Conservative New York Times columnist David Brooks has decided to double down on his paper’s widely debunked slam of green jobs with his own piece of nonsense, “Where the Jobs Aren’t.” Both articles chose to ignore “explosive growth” documented in the sector by a major Brookings report.

Brooks’ piece is, in some respects, even worse, since just last year he was championing green jobs. Here is what he wrote in January 2010 after a panel discussion that included business executives:

I was once again reminded how many business and investment types are thinking quite practically and capitalistically about green, job-creating technologies. For us Hamiltonian conservatives who believe in internal improvements, energy and infrastructure are obviously the two big areas where we should be investing.

Now, less than two years later, he writes:

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In his 2008 convention speech, Barack Obama promised to create 5 million green economy jobs. The U.S. Conference of Mayors estimated in April 2009 that green jobs could account for 10 percent of new job growth over the next 30 years.

Alas, it was not to be. The gigantic public investments in green energy may be stimulating innovation and helping the environment. But they are not evidence that the government knows how to create private-sector jobs.

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Recently, Aaron Glantz reported in The Times on some of the disappointments.

A truly head-exploding flip-flop.

First, again, the clean energy economy has seen explosive growth since 2003, according to Brookings. From 2008 to 2009, the entire broadly-defined clean economy grew 8.3 percent — much faster than the whole economy — thanks in part to the stimulus. And as we recently reported, America actually exports almost $2 billion of solar products:

U.S. solar exports chart

Second, Brooks is saying that a little more than two years into the Conference of Mayors’ 30-year prediction, we know they are wrong. As I wrote of Glantz’s piece: Imagine if, in 1963, two years after JFK’s famous speech to Congress, Brooks had run a story that said, “Space program fails to live up to promise. It was not to be.”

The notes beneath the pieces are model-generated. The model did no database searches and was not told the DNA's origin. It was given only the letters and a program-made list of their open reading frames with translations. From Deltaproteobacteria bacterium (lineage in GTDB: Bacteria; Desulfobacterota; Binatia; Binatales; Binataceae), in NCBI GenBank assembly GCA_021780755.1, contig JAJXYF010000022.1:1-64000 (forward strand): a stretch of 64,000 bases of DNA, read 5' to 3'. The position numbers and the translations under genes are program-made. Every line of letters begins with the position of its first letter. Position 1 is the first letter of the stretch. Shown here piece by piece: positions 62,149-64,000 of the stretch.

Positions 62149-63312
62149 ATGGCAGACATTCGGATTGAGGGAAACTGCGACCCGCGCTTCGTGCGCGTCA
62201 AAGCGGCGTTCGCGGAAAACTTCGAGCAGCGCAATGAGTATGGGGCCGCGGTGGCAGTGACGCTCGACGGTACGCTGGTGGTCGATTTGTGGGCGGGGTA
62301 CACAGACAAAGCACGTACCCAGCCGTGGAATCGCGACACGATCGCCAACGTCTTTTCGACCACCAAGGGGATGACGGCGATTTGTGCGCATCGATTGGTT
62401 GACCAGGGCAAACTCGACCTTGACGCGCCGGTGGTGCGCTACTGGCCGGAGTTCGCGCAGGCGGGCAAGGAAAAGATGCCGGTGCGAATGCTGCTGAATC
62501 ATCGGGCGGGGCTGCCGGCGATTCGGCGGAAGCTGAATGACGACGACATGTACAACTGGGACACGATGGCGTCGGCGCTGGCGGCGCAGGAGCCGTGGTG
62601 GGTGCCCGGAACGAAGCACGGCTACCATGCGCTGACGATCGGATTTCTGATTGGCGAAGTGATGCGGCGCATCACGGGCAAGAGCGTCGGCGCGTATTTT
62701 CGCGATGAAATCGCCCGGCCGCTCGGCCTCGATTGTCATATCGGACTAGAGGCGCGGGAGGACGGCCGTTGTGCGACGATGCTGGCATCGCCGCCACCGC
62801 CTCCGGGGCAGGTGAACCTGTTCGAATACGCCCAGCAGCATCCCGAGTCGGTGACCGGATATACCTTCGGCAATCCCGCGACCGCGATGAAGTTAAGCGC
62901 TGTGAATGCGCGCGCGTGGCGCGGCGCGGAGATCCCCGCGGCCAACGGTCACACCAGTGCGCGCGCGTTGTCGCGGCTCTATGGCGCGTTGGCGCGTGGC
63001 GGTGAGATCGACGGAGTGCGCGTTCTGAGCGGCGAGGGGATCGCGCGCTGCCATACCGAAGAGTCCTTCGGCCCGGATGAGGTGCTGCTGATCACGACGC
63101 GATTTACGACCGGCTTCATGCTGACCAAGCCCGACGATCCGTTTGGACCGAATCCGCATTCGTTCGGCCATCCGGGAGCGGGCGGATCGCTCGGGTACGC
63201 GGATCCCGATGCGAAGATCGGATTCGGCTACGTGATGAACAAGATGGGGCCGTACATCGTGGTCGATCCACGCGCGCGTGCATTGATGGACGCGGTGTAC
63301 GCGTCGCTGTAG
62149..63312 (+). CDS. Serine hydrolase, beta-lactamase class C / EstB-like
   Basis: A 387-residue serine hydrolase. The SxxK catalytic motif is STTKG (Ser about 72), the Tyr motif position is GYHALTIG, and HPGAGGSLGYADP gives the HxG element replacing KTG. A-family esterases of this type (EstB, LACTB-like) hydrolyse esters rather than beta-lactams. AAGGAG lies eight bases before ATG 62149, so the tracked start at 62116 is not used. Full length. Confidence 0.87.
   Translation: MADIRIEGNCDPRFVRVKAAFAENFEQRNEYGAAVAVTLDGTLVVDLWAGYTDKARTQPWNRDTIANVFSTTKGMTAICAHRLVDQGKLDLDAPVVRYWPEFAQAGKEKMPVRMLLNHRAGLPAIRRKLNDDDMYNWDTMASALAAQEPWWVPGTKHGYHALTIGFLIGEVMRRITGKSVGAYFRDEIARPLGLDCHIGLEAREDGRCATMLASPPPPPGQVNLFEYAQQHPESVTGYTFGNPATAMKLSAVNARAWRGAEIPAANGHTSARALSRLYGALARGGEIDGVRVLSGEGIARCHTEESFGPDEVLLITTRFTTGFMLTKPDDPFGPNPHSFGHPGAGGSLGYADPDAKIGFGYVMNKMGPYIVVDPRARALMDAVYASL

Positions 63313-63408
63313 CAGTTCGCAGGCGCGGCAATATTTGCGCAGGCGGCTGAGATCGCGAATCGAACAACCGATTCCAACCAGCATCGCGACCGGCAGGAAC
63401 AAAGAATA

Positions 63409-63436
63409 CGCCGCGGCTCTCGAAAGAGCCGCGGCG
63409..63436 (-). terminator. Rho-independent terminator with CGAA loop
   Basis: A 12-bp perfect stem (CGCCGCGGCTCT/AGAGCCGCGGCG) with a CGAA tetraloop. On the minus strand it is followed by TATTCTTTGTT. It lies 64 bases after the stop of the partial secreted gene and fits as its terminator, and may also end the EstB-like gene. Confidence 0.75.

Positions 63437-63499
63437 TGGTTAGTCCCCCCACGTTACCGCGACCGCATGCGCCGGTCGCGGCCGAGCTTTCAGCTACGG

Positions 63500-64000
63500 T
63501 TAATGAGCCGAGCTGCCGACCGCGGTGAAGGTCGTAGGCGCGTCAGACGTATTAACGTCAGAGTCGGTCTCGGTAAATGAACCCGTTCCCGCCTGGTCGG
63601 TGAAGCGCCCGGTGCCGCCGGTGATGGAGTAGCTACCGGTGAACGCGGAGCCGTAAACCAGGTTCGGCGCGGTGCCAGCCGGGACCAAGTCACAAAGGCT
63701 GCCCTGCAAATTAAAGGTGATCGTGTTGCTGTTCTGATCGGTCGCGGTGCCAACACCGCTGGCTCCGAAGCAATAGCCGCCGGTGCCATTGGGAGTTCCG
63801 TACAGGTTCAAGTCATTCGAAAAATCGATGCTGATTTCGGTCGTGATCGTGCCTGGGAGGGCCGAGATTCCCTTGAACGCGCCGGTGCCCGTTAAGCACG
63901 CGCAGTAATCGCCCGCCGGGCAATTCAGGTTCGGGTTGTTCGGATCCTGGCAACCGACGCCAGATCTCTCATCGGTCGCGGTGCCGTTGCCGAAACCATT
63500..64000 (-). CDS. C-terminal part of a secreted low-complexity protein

Third, at least Glantz had the decency to mention that Obama promised to create those 5 million green economy jobs “over 10 years”!  And, of course, Obama’s promise was based on the passage of a climate and clean-energy jobs bill that Brooks’ conservative buddies in the Senate killed.

You can’t shoot the horse and then blame the rider for losing.

And this is where we get to Brooks’ hypocrisy.

In a 2005 piece on conservative intellectual exhaustion, “Running Out of Steam,” he asserted, “Global warming is real (conservatives secretly know this).”

Then, in the 2010 piece I excerpted above, he writes:

I totally accept the scientific authorities who say that global warming is real and that it is manmade …

I totally buy the argument that we need to set a cap on carbon emissions …

… if you’re willing to give me nuclear power, I’m willing to follow Lindsey Graham’s lead and do a little bit on the cap-and-trade bill, which is an imperfect piece of legislation, God knows, but still probably good for the country.

Let’s be clear here. The reason progressives know that “in the future, the only jobs left will be green” is because we know that getting off of fossil fuels is both inevitable and urgent. The whole point of the climate bill that Brooks supported just one year ago was to substantially replace fossil fuels in four decades with energy-efficient and low-carbon technologies (including nuclear power, which received a significant boost in the bill).

Now why, precisely, is Brooks claiming to accept the science of global warming, the need to cap emissions and set a price, and the need to invest heavily in low-carbon energy and infrastructure if he himself doesn’t understand the inevitability of it all? The world is going to make this transition either in the near term or the medium term. The only difference between the two is that if we do it in the near term, we have a far better chance of averting catastrophic global warming — and if we lead the way on clean energy, then we will be the ones creating the jobs manufacturing the low-carbon technologies the world will be deploying at an ever-accelerating rate.

Brooks’ piece today suggests that he either never believed what he wrote last year, or he never understood it.

There are so many myths in Brooks’ article I can’t respond to them all in one piece, but let me end with one that appears to be entering the right-wing talking point Hall of Shame:

There’s a wealth of other evidence to suggest that the green economy will not be a short-term jobs machine. According to Investor’s Business Daily, executives at Johnson Controls turned $300 million in green technology grants into 150 jobs — that’s $2 million per job.

Brooks must know that Investor’s Business Daily makes the Wall Street Journal editorial page look like NPR. It is the only consistently less credible source of business news than Fox.

Climate Progress debunked that $2 million figure last month. Read the full debunking here if you need reminding.